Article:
Sprint CEO says wireless industry resilient to economic downturn

Sprint Nextel CEO Dan Hesse said he expected there to be 140 million potential U.S. WiMAX users by 2010, and said the wireless industry would weather the current economic storm at a luncheon Friday hosted by the National Press Club in Washington, D.C.

After going through a history of the industry and where it is now, Hesse focused much of his remarks on WiMAX and 4G, literally knocking on wood that the Sprint-Clearwire deal to create the new Clearwire company would get regulatory approval and close by the end of the year. The Federal Communications Commission is expected to vote on the deal at its Nov. 4 meeting.

He said Sprint chose WiMAX as a 4G standard because it is "available now and our customers want 4G now."

"4G is here and the speed is real," he said. He also emphasized the way that, as opposed to Long Term Evolution (LTE) adoption proposed by Verizon Wireless and AT&T Mobility, WiMAX would disentangle service from devices and give customers more flexibility. One of the ways in which he said Sprint hoped to minimize the market penetration of LTE was that, simply, they were getting WiMAX out now. The company has deployed WiMAX in Baltimore and plans to deploy it in Chicago, Dallas, Philadelphia and Washington, D.C., pending the close of the deal.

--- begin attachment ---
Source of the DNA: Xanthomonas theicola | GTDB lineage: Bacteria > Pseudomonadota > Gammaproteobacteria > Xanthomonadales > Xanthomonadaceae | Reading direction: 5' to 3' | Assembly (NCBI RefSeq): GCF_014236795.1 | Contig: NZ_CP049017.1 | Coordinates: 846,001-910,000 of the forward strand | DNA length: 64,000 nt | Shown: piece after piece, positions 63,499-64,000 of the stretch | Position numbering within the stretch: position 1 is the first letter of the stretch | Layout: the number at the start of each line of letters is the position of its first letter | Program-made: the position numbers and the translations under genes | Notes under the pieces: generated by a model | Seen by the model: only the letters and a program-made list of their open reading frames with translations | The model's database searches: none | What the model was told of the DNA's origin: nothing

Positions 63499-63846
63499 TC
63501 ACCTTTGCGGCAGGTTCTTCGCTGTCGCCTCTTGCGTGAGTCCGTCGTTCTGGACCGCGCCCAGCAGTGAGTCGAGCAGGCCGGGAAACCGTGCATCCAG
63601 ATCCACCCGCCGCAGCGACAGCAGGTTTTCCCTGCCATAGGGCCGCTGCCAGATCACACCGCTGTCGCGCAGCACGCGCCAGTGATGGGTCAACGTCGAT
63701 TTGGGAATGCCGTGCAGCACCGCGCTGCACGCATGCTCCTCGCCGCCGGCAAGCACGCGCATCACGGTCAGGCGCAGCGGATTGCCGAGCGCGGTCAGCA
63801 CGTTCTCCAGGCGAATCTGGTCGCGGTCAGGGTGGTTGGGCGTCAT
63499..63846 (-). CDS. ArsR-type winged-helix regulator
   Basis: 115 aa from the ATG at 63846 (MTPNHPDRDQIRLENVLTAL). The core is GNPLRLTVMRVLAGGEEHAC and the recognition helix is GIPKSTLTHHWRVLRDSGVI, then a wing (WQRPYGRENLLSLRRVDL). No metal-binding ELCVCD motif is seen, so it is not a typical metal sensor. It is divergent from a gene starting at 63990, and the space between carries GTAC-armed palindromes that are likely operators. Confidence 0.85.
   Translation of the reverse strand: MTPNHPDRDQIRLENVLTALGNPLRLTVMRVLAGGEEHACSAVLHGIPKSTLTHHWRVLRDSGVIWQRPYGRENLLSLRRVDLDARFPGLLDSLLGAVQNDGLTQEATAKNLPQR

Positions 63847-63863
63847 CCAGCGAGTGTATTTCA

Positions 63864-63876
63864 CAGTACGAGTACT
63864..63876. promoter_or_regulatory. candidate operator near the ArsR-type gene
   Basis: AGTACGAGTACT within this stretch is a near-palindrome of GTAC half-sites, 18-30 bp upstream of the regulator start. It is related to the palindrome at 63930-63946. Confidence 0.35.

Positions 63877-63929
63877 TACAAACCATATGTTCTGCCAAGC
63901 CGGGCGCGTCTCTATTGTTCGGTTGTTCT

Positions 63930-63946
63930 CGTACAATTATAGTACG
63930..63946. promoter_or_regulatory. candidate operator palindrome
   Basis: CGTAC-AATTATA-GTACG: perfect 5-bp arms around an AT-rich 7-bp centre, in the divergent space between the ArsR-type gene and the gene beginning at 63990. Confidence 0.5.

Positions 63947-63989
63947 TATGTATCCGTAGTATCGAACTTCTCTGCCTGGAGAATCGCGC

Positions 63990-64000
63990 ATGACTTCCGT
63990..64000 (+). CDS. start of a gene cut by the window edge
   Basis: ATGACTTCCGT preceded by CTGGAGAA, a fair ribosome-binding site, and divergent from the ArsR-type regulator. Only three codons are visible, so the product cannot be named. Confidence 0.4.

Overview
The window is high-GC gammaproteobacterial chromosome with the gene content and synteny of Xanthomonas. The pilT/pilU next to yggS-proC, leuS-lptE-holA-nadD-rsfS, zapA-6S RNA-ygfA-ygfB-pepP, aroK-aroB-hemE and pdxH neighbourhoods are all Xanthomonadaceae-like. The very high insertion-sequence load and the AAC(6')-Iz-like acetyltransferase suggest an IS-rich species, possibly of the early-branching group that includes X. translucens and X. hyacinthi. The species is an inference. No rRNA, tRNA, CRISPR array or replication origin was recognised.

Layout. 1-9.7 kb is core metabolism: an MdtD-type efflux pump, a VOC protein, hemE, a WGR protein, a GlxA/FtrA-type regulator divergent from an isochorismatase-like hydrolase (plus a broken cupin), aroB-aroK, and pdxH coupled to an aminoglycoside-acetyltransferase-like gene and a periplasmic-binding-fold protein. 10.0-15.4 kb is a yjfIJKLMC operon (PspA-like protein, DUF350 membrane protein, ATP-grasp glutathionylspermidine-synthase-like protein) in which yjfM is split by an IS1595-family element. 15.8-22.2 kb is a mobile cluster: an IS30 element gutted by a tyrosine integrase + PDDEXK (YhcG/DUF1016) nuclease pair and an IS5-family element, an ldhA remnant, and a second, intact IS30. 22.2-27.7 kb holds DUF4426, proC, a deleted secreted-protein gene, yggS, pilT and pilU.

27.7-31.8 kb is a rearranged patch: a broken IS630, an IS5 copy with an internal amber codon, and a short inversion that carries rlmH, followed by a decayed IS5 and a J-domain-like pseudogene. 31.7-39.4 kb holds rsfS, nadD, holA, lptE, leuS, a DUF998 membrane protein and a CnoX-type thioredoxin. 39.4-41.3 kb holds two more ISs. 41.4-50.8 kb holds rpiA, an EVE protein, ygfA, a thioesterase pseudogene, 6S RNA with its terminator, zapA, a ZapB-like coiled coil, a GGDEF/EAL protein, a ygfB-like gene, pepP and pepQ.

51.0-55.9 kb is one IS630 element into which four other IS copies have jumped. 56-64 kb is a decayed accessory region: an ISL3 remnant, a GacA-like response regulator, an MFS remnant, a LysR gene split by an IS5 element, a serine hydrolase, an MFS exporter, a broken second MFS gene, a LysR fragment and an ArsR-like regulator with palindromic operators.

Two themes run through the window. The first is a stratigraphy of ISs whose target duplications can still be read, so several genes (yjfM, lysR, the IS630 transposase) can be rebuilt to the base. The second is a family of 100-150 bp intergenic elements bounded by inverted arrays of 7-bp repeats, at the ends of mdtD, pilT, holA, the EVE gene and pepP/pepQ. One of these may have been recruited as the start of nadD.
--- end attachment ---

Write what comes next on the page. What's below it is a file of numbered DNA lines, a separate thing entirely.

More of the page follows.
"By 2010, we expect WiMAX service, 4G, to serve approximately 140 million people nationwide," he said.

After another tumultuous week in the financial markets, Hesse also addressed concerns about how the downturn in the economy would affect the wireless industry. He said he was thankful that the industry was so resilient. Had this happened five or 10 years ago, people would have viewed wireless as a luxury that they could get rid of, he said.  He added that the industry will probably see a decrease in enterprise subscribers as businesses lay off workers, but said that Sprint was in a good position because it was "cash-flow positive."

"We have more money coming in than going out," he said. "As long as that's the case, we'll be OK." 

However, Hesse said equipment makers would probably suffer the most as carriers cut back on capital expenditures.

Picking at another bone of contention, Hesse emphasized Sprint's continued support of Nextel and the iDEN network, and said the network is performing at its best levels ever. In addition, the company is rolling out new iDEN devices, such as the BlackBerry Curve 8350i.

Eleven days before the presidential election, Hesse also dabbled in politics slightly, and when asked what he would like to see the next president do to push rural broadband access, he quipped, half-jokingly, "Subsidies for WiMAX deployment."

He said, more seriously, that there will have to be a public-private partnership involving subsidies and incentives.

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